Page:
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. Last Updated: 07/27/2016

Romania Hesitates Between Past and Future

BUCHAREST -- Outside an expensive Bucharest restaurant, a ragged, unwashed, one-legged beggar shouts to a rich Romanian stepping into his shining Mercedes. "Give me a few pennies!" he implores.

It is the kind of scene that imprints itself on the minds of many visitors to Romania.

Inside the Transylvania Restaurant, the wealthy dine on caviar, or spend the equivalent of an average man's daily wage for a small piece of "miti-te" sausage, while down the road homeless people are lunching on gruel in a soup kitchen.

The contrasts, starker day by day, reflect the growing polarization of a nation moving from a socialist past, when differentials were almost invisible, to a free-wheeling capitalist way of life where the fittest and canniest get rich.

A dozen homeless people froze to death on the streets of Bucharest in a cold snap earlier this month, police said. They were the latest casualties of deepening poverty.

It is hard to solve the simplest bureaucratic task -- registering a car, getting a marriage certificate, seeing a doctor -- without bribery. Even priests and grave-diggers routinely have to be bribed to perform a funeral.

Average monthly wages are less than $50. Millions of people turned to risky pyramid money-spinning rackets, hoping to get rich without effort. Many got stung when the schemes collapsed.

With annual inflation of about 300 percent, this country of 23 million people is expressing doubt about President Ion Iliescu, in office for the past four years.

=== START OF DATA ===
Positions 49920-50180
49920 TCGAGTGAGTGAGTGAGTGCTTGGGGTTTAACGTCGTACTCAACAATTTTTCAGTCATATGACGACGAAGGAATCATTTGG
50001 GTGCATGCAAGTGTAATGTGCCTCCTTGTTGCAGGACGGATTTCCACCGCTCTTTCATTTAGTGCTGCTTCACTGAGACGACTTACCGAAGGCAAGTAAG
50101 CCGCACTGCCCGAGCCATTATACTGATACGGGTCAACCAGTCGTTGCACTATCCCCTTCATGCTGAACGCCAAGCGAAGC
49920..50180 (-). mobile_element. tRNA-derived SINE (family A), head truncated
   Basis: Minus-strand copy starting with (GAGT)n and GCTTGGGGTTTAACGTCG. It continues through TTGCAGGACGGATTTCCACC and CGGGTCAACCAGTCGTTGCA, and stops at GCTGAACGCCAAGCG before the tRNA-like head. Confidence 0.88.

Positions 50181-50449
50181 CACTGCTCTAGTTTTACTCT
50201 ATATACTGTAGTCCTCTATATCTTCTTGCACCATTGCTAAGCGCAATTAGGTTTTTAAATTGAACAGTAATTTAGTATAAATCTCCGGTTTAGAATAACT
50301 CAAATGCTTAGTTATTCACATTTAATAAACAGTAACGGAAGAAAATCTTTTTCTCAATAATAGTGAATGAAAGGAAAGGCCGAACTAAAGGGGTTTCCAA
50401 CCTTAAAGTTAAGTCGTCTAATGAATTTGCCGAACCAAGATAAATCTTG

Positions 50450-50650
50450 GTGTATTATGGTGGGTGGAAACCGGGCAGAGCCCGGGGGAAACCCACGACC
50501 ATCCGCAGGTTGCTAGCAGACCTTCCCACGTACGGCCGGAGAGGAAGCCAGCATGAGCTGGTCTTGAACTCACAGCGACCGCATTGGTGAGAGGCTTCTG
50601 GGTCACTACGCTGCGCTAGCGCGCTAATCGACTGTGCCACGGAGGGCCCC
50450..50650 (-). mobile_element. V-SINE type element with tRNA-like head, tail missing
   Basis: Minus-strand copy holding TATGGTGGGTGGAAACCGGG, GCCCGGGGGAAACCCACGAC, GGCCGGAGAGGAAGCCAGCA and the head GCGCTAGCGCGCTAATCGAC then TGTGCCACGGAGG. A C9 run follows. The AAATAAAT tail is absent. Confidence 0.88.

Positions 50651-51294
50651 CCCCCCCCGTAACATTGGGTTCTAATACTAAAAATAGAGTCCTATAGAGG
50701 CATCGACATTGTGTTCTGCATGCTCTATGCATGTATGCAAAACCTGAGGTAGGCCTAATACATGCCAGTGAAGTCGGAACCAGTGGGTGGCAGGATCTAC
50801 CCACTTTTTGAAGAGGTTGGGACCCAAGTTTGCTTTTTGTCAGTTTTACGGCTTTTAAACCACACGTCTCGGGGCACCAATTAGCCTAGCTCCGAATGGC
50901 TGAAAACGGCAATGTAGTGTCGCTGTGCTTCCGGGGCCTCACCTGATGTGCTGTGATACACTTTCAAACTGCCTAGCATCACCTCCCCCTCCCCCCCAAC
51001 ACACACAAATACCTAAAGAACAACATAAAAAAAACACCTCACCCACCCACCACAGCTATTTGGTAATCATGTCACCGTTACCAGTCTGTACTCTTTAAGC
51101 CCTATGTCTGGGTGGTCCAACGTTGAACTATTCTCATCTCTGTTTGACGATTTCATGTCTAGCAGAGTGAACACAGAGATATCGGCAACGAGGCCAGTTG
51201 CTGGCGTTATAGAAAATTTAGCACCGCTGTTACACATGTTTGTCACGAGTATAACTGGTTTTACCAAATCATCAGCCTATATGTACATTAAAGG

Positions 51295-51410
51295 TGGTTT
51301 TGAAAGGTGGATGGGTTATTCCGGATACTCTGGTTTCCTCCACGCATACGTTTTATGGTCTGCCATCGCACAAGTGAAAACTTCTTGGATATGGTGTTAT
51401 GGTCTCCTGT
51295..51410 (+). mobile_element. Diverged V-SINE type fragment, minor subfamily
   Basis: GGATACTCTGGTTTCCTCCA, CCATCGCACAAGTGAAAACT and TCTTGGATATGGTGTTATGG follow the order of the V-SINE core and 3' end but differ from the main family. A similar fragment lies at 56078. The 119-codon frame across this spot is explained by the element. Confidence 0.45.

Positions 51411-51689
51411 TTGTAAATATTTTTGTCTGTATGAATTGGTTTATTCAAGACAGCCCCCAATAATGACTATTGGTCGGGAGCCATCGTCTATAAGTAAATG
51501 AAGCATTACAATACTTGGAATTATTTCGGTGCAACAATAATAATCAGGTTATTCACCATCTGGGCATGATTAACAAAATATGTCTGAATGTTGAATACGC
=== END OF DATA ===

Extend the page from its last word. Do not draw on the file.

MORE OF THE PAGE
He came to power in the aftermath of the December 1989 revolution in which dictator Nicolae Ceausescu was overthrown and executed.

He has presided over two elections since then and there are no political prisoners in the country these days. But the U.S.-based Freedom Forum, which promotes free press and free speech, described Iliescu's Romania in February as a country that was only "half-free" in democratic terms.

"You can hardly call the place fully free when Iliescu controls the television, which will influence any election, and when the same old communists control industry and line their pockets with its profits," said a Western diplomat.

Reforms such as privatization, which should have handed a share of the patrimony to the ordinary Romanian, have ground to a halt under Prime Minister Nicolae Vacaroiu, hand-picked by Iliescu after inconclusive elections 18 months ago.

From among more than 30 leading communists who were close to Ceausescu and who were jailed for serious crimes, including mass murder, after his demise, only one is in jail now. The rest have been let out on various pretexts.

"There appears to be a conflict between Iliescu's will to reform the country, which may be sincere, and his ability to understand and implement free-market economics. He always seems to be protecting the old guard," another Western diplomat said.

As a result Romania seems to be lingering in a protracted limbo between communism and capitalism. Young people want to emigrate, or at least to work abroad temporarily, and few ordinary people believe life will get better. The price of bread has gone up nine times in as many months.